The actual value of inductance which is measured, depends upon the inductance of the individual windings together with the mutual inductance between adjacent windings. If the number of windings were two then the total inductance value would be the sum of the inductance values of the two windings minus twice the mutual inductance between the windings. When the core is within one winding then the inductance value of that winding is materially increased whereas the inductance value of the other winding and also the mutual inductance value is not varied to any substantial extent. When however the core is between the windings whilst the inductance values of the two coils are approximately half the value obtained when the core is completely within the winding, the mutual inductance value is increased as compared with the value obtained when the core is in one winding only. The overall inductance value is therefore reduced.
In order to increase the inductance value a number of cores can be connected together as shown in FIG. 3 to form a single core. In FIG. 3 the single core has core portions 12 which are of the same axial length as the windings and have the same diameter as the core 11A, 11B seen in FIG. 2. The core portions 12 are inter-connected by core portions 13 of a smaller cross-sectional area. The same effect is achieved namely a cyclic variation of the inductance but the inductance value is larger. It will be appreciated with the arrangement shown in FIG. 3 that when the core starts to leave the windings then the overall inductance value will gradually fall.
A vernier effect can be obtained by modifying the core shown in FIG. 3 as shown in FIG. 4. In this modification the core portions 12 are of the same length as the windings but the core portions 13A have a reduced length. The cyclic variation of the inductance value is obtained as before but there are more variations. Instead of reducing the lengths of the core portions it is possible to increase them to obtain a similar effect.
The device which is responsive to the inductance of the windings may incorporate a conventional frequency modulated decoding circuit amplifier so the changes of inductance value appear as voltage changes at the output of the device.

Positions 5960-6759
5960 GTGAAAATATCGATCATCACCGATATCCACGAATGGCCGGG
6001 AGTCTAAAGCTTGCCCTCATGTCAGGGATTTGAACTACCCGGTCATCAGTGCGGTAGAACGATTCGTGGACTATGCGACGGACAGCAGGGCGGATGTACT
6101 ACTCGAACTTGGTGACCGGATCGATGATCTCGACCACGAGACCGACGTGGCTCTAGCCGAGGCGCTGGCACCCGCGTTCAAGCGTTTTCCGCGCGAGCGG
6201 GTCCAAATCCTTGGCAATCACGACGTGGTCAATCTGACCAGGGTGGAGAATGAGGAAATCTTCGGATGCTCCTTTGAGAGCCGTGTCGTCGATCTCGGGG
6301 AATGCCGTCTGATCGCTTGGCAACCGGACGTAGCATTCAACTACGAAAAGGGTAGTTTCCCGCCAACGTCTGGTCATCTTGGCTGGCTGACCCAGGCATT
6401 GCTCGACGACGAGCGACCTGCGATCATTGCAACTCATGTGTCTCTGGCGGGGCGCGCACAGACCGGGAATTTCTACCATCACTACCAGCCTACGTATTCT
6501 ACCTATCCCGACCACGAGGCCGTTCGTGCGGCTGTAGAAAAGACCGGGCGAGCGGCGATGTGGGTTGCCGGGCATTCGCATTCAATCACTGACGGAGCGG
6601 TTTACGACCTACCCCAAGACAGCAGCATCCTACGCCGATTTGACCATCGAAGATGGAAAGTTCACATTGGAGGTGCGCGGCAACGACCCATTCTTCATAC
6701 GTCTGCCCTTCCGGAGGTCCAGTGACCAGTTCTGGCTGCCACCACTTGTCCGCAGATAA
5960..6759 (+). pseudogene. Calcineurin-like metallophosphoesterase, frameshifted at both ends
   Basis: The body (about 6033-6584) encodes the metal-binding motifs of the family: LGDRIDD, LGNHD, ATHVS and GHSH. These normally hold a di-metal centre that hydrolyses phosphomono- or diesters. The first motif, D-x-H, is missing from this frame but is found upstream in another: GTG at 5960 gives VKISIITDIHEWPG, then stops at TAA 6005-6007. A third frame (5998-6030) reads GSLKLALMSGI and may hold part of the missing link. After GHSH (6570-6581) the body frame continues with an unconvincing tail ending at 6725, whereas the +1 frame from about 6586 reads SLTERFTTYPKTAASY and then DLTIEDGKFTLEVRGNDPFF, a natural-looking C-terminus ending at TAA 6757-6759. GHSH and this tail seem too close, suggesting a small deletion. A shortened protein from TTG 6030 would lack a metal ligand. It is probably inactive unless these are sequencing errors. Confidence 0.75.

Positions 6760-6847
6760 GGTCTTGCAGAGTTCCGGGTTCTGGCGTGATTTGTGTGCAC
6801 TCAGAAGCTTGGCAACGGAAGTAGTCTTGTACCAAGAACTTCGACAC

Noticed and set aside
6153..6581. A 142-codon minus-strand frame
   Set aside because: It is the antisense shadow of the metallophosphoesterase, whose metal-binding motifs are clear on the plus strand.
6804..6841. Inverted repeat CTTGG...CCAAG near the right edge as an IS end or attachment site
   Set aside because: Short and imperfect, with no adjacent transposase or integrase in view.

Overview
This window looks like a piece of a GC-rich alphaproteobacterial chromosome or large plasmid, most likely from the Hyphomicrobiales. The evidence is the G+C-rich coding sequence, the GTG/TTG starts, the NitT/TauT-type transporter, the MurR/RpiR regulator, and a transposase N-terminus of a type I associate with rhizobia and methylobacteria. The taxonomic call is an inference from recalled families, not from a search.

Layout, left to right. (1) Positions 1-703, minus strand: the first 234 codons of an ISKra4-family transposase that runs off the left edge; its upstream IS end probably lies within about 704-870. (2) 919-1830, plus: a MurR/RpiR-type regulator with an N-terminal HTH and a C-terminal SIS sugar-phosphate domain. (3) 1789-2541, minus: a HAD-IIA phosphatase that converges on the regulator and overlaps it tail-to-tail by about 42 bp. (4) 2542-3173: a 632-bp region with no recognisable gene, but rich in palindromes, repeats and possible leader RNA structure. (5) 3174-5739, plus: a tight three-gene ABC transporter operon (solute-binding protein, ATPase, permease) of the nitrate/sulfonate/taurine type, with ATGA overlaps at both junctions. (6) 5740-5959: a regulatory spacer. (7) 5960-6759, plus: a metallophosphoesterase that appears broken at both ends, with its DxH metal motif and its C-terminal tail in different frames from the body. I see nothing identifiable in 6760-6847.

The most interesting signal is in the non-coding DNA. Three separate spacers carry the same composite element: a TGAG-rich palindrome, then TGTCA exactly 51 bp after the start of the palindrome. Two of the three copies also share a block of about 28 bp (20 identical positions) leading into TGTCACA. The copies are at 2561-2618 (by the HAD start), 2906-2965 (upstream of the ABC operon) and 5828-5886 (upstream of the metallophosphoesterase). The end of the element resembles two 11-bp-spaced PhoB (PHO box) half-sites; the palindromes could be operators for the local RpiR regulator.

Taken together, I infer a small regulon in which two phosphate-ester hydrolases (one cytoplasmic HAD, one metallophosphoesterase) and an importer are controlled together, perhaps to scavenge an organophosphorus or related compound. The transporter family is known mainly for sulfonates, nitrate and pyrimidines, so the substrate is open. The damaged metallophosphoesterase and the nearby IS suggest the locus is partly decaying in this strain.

The transducer is of particular use where the core is in the form of a cylindrical piston which is floating or movable in a hostile environment for example, fuel for diesel engines.
In some applications the piston may move in either direction and the need might arise to provide an indication of movement in each direction. In this case another set of windings may be employed which are axially spaced relative to each other at a position where the mutual inductance is at minimum. Phase comparison techniques may be employed to determine the direction of movement of the core.
The transducer may be utilised to calibrate the output of a normal analogue transducer which is responsive to the movement of the core or piston. This enables the normal analogue transducer to be employed for measurement but with an increased accuracy which can be gained by continuous re-calibration.
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|Citing Patent||Filing date||Publication date||Applicant||Title|
|US5061896 *||Feb 16, 1990||Oct 29, 1991||United Technologies Corporation||Variable transformer to detect linear displacement with constant output amplitude|
|US5777538 *||Dec 21, 1996||Jul 7, 1998||Raychem Corporation||Apparatus comprising inductive and/or power transfer and/or multiplication components|
|US5883392 *||Mar 19, 1998||Mar 16, 1999||Raychem Corporation||Apparatus comprising inductive and/or power transfer and/or voltage multiplication components|
|U.S. Classification||336/136, 336/181|
|Mar 22, 1989||FPAY||Fee payment|
Year of fee payment: 4
|Mar 16, 1993||FPAY||Fee payment|
Year of fee payment: 8
|Mar 20, 1997||FPAY||Fee payment|
Year of fee payment: 12
|Apr 26, 2001||AS||Assignment|
Owner name: DELPHI TECHNOLOGIES, INC., MICHIGAN
Free format text: ASSIGNMENT OF ASSIGNORS INTEREST;ASSIGNORS:LUCAS LIMITED;LUCAS INDUSTRIES LIMITED;REEL/FRAME:011742/0367
Effective date: 20010409